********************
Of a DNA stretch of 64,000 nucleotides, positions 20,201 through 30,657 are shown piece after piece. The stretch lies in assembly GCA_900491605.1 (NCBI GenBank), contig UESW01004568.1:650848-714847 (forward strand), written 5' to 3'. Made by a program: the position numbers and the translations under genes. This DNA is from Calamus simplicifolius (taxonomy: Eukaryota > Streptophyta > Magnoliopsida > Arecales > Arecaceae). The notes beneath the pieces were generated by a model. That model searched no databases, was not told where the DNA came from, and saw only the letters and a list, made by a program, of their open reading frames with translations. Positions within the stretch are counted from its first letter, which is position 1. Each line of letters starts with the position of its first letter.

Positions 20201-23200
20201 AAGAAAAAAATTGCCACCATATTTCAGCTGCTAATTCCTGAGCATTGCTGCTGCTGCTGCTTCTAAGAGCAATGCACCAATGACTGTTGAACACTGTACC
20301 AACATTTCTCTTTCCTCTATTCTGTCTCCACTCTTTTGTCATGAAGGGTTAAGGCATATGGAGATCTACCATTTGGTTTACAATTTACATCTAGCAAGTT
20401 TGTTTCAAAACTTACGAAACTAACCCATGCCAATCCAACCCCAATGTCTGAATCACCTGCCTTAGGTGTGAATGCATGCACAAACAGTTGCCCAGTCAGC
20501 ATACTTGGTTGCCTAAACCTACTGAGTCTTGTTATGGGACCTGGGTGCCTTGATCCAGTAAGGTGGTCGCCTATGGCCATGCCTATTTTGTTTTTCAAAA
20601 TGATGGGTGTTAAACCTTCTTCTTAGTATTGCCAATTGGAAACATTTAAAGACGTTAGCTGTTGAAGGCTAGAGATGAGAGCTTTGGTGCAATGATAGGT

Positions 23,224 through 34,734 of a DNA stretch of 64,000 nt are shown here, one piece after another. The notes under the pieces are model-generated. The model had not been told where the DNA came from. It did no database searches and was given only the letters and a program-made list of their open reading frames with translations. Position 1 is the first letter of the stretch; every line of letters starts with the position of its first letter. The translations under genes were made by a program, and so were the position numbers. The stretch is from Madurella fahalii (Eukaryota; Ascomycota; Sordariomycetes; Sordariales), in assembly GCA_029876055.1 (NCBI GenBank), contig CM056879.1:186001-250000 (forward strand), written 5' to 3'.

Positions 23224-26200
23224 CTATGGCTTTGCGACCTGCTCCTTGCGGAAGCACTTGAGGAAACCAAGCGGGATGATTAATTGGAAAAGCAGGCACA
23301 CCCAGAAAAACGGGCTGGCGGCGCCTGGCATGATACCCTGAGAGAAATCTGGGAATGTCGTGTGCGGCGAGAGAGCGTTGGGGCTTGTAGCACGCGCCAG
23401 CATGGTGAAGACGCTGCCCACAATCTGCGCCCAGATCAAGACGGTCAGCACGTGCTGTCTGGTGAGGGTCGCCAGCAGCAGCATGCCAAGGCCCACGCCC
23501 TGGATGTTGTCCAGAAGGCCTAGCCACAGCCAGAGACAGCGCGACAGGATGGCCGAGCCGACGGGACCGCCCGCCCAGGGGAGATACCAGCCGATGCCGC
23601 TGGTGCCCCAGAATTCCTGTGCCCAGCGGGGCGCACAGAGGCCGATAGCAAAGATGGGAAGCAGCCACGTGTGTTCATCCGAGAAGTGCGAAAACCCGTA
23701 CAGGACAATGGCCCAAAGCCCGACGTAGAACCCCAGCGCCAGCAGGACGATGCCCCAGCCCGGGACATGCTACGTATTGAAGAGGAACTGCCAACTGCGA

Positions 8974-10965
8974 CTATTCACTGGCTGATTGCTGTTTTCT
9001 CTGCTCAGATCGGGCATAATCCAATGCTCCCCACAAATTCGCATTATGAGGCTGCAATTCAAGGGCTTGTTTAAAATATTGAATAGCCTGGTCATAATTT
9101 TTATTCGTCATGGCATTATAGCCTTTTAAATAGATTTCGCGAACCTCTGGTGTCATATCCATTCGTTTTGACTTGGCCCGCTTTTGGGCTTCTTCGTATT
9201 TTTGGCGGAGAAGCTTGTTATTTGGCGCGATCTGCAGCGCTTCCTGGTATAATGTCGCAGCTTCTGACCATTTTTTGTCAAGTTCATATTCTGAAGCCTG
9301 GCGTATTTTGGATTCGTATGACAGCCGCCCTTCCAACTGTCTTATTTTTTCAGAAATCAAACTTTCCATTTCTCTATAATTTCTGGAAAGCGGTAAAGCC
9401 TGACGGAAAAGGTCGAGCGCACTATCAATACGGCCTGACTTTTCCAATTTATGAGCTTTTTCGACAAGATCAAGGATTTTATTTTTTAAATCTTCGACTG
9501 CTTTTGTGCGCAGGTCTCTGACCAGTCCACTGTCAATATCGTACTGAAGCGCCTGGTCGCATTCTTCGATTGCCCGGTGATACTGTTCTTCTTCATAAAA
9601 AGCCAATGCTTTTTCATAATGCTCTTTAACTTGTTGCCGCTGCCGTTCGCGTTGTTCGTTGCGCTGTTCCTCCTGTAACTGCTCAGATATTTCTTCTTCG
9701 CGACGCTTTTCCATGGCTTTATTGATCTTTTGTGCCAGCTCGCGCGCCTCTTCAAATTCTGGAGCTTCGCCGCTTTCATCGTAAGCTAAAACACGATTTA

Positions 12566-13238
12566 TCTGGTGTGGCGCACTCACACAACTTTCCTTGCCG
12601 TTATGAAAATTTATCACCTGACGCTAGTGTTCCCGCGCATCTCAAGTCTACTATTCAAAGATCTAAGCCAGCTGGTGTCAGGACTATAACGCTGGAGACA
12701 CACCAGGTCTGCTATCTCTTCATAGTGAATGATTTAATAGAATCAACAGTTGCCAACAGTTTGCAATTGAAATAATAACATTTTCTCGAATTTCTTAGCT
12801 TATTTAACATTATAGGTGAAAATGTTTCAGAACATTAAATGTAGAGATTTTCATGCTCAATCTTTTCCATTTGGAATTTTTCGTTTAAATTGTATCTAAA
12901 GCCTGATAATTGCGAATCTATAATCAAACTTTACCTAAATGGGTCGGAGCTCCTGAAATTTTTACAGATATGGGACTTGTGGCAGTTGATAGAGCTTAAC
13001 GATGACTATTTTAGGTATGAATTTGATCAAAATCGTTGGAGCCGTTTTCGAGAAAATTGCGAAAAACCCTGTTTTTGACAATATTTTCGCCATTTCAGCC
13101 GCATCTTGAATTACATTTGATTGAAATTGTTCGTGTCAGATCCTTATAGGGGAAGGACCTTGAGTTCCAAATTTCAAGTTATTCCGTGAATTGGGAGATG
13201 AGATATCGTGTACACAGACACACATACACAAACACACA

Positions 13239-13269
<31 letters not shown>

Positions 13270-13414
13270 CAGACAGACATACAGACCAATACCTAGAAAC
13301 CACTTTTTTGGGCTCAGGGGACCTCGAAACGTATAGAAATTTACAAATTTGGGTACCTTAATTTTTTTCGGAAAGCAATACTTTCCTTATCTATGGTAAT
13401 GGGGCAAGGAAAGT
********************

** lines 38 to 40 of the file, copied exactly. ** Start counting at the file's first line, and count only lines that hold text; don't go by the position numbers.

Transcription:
13270 CAGACAGACATACAGACCAATACCTAGAAAC
13301 CACTTTTTTGGGCTCAGGGGACCTCGAAACGTATAGAAATTTACAAATTTGGGTACCTTAATTTTTTTCGGAAAGCAATACTTTCCTTATCTATGGTAAT
13401 GGGGCAAGGAAAGT